【Ritsumeikan-ANU Public Lecture】Election Observation: Its Role in Measuring and Promoting Electoral Integrity

Election Observation: Its Role in Measuring and Promoting Electoral Integrity
Dr. Kerryn Baker
(Australian National University)

On May 18, 2023, Dr. Kerryn Baker at the Australian National University (ANU) gave a presentation on ANU’s election observation in Papua New Guinea (PNG) at Ritsumeikan University. She explained that election observation is not only crucial to ensure elections are held fair and square, but it is also a valuable method to study electoral integrity. International election observations are vital as they increase the quality of the electoral processes by deterring government and local actors from committing fraud and increasing public faith in the electoral system. Dr. Baker also argued that it is crucial to pragmatically combine universal and contextual knowledge of electoral integrity to measure the quality of elections in a given country.

After defining electoral integrity and stressing the importance of election observation, Dr. Baker explained the ANU’s research-based approach to election observation of national elections in PNG developed by Prof. Nicole Haley. The ANU approach is characterized as long-term (ANU has been involved in election observation in PNG for decades), large-scale, and involving multiple methods—observation of the campaign before, during, and after the polling, interviews with key election officials, and surveys of citizens before and after the polling. It also recruits local citizen observers who have connections with election officials and are more knowledgeable about local cultures than international observers. The ANU’s unique approach to election observation in PNG found that the quality of elections varies across regions; some regions are filled with more electoral fraud and manipulations than others. Moreover, electoral integrity in PNG has gotten worse over time as more people report that it is unsafe to vote.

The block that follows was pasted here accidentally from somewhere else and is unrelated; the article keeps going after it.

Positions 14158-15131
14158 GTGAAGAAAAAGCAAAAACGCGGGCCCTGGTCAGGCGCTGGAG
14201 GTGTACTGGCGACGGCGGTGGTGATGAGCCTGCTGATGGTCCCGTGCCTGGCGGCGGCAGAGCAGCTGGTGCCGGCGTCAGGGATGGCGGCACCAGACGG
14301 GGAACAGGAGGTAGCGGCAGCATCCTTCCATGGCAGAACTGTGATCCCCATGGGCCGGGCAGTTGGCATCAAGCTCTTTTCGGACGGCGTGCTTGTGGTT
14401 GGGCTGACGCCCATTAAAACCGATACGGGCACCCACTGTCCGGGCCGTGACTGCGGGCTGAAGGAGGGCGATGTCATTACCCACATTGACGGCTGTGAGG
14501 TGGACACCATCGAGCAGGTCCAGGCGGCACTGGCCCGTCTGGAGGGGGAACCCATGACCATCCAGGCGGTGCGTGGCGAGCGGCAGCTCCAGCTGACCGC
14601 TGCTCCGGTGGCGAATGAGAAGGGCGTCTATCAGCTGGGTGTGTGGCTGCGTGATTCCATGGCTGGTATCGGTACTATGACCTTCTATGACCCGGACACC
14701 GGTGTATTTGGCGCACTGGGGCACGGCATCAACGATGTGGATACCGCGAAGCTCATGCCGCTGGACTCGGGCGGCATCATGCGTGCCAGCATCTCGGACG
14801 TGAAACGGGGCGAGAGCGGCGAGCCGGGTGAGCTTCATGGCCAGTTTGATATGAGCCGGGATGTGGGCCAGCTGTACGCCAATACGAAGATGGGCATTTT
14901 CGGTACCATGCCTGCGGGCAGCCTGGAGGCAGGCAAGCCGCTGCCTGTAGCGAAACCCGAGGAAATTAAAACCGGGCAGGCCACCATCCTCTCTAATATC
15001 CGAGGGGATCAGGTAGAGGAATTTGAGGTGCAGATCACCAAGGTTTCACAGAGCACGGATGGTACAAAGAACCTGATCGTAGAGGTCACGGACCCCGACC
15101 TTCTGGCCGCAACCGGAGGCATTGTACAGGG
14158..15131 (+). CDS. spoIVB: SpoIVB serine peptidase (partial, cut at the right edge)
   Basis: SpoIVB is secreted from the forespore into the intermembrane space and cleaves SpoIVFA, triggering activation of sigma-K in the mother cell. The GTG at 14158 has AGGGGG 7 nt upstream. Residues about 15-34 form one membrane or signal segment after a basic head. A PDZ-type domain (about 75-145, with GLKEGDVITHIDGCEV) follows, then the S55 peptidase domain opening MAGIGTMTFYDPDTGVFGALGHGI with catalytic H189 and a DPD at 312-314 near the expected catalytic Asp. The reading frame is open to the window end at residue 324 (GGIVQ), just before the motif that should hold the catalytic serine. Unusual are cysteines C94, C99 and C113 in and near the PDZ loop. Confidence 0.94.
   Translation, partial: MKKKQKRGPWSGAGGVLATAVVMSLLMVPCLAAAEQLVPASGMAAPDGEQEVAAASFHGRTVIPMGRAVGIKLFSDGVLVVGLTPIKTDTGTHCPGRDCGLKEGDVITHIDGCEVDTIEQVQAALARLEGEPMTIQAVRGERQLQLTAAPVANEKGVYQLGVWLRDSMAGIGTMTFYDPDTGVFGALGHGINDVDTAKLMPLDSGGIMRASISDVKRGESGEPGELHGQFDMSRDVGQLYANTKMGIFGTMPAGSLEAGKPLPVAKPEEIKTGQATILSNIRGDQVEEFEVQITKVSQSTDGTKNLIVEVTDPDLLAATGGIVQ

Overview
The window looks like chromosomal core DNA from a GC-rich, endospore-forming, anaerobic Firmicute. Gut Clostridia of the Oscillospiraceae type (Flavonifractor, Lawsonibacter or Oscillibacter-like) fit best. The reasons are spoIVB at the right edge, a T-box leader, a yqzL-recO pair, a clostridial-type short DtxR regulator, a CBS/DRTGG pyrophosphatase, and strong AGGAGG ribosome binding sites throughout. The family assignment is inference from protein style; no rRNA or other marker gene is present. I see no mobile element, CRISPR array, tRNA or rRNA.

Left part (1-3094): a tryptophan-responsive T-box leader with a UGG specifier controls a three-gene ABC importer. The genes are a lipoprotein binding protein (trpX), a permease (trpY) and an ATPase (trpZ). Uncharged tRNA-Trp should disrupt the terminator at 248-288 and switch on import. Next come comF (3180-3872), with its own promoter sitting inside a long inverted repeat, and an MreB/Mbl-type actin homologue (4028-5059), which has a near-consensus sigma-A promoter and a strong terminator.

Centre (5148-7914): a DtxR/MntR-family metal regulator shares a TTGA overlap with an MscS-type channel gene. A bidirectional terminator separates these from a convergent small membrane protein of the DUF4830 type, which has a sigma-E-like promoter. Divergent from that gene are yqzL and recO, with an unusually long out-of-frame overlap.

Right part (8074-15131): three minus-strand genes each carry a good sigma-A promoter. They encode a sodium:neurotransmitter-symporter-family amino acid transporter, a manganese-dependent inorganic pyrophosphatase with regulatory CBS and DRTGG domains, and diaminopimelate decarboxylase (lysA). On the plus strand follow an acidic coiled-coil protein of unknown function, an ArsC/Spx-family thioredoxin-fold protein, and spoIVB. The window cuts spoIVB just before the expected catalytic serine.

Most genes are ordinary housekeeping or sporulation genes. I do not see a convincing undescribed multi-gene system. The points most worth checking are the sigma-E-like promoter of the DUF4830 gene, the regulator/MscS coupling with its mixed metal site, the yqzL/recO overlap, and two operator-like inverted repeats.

To conclude the presentation, Dr. Baker argued that ANU’s long-term and large-scale research with multiple methods is crucial in analyzing electoral integrity, even though such a research project tends to be expensive and time-consuming. She also emphasized that it is essential to incorporate citizen observers as they bring in local knowledge. Moreover, citizen observers are more valuable than international election observers in increasing the quality of elections, as the mere presence of international observers does not always deter election fraud. Dr. Baker argued that international observers are still crucial, but their roles must be clarified.

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(Written by Daichi Morishige, a PhD student at Ritsumeikan University)